Euthanasia is the act of purposely ending an individual’s life to help him or she get rid of pain and suffering. For instance, a medical worker who gives a patient with incurable cancer an excessive dose of relaxants to terminate their life would be well-thought-out to have performed euthanasia. Assisted suicide is the situation when the doctor (or any other person) is intentionally helping or reassuring another individual to end their life.
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If a relative or a close one of an individual with an incurable disease were to attain powerful tranquilizers, realizing that the person planned to take an enormous dose of sedatives to execute themselves, they might be thought to be supporting suicide. Euthanasia and assisted suicide are considered illegal, and wrongdoers are considered criminals and punished by law. Contingent on the conditions, euthanasia is viewed as either homicide or manslaughter and is punishable by governmental regulations. The supreme punishment might even consider life imprisonment. Nonetheless, trying to execute yourself is not an unlawful action in itself.
I believe that any given individual with a terminal illness should be allowed to ask for euthanasia and his or her request should be granted under any circumstances.
It is known that currently euthanasia and assisted suicide are considered to be criminal acts. Nonetheless, every individual has the right to die. This means that the person who suffers from unendurable pain should be allowed to ask for euthanasia (Strinic, 2015). The categorical ban of the latter explicitly interferes with the individual’s liberty and should be dismissed. All the patients with a terminal illness who are on the verge of demise should not be required to suffer. It should be viewed as much of wrongdoing to make an individual live who reasonably does not want to endure as it is to execute an individual without permission (Strinic, 2015).
Moreover, we should consider the Hippocratic Oath to be one of the supporting reasons, too. Its extensively-quoted statement that a doctor should not harm the patient should be carefully reviewed. For a patient with a terminal illness, prolonging life might be a painful burden. In this case, the Hippocratic Oath should be seen as a support act when it comes to euthanasia (Strinic, 2015). Assisting death on no account excludes giving the finest comforting care possible but rather assimilates empathetic care and deference for the patient’s self-sufficiency and finally makes a fair death with self-respect a real opportunity.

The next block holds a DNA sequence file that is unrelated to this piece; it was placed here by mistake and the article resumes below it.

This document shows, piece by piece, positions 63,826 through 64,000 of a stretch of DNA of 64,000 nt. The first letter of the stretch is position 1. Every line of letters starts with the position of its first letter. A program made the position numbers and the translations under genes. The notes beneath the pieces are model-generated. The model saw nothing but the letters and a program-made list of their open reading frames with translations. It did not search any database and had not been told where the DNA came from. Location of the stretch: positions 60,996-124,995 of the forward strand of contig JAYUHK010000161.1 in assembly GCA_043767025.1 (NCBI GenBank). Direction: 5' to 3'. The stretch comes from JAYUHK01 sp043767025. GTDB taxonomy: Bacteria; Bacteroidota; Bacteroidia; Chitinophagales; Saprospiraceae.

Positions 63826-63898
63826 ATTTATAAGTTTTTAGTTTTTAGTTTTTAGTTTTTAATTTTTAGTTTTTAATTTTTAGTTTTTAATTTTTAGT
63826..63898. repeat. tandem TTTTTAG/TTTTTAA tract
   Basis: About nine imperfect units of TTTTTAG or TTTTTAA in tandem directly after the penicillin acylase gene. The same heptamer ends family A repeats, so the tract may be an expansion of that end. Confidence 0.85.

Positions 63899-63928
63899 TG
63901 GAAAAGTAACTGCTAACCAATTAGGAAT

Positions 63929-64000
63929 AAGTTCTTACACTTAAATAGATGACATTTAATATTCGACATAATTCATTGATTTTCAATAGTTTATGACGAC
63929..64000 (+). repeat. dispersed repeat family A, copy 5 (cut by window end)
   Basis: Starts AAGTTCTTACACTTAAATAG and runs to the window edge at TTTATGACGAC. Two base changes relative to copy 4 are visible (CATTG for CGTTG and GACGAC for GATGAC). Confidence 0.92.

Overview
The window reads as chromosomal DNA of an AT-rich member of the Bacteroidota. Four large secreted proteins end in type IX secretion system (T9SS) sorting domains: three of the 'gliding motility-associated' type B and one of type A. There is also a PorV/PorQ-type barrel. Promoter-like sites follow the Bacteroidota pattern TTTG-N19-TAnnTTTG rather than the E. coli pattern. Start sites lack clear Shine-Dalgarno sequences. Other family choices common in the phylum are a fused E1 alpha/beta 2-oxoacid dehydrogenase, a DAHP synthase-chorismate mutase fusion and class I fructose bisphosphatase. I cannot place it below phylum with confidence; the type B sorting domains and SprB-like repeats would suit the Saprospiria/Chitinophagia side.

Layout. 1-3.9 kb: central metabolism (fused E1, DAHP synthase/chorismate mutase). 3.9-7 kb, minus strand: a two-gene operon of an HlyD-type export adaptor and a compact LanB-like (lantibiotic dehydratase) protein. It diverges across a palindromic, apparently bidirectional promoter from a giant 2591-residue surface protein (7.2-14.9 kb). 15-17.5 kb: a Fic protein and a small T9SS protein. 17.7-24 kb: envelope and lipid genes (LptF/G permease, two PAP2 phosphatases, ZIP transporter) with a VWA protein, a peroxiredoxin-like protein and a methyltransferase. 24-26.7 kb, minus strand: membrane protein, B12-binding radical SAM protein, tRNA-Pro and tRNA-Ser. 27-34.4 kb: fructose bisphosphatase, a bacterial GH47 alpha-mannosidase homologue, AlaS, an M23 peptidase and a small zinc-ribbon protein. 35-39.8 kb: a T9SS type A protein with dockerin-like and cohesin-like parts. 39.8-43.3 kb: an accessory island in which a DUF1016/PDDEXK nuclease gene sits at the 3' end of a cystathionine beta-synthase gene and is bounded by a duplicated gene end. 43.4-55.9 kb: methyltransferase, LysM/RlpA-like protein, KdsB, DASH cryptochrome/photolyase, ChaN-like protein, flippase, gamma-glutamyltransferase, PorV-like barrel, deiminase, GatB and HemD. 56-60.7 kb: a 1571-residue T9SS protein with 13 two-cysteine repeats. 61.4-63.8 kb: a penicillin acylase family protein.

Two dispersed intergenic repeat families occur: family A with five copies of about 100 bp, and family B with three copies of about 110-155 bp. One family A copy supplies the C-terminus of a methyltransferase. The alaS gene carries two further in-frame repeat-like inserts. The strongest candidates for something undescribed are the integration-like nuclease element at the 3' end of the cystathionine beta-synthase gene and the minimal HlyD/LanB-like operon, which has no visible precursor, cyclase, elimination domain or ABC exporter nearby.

It must be understood that assisted suicide and euthanasia will be provided with an eye on social disparity and preconception that exemplifies the provision of services in all layers of society, together with healthcare (Boudreau & Somerville, 2014). The least cultured and least empowered will be most susceptible to exploitation, mistakes, and indifference. This jeopardy does not mirror a verdict that doctors are more biased or influenced by social class or race than the rest of society.
While we want to eliminate discernment and the most grueling impacts of poverty on jobs, education, and law, we steadily fail in reaching our goals. The price of the fiasco associated with assisted suicide and euthanasia would be intolerable (Pereira, 2011). There is no reason to accept as true that the practices, whatever safety measures are utilized, will be not impacted by the wide-ranging social and medicinal setting in which they will be functioning. This statement is naive and unjustifiable.
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Boudreau, J., & Somerville, M. (2014). Euthanasia and assisted suicide: A physician’s and ethicist’s perspectives. MB Medicolegal and Bioethics, 1-12. Web.
Pereira, J. (2011). Legalizing euthanasia or assisted suicide: The illusion of safeguards and controls. Current Oncology, 18(2), 38-45. Web.
Strinic, V. (2015). Arguments in support and against euthanasia. British Journal of Medicine and Medical Research, 9(7), 1-12. Web.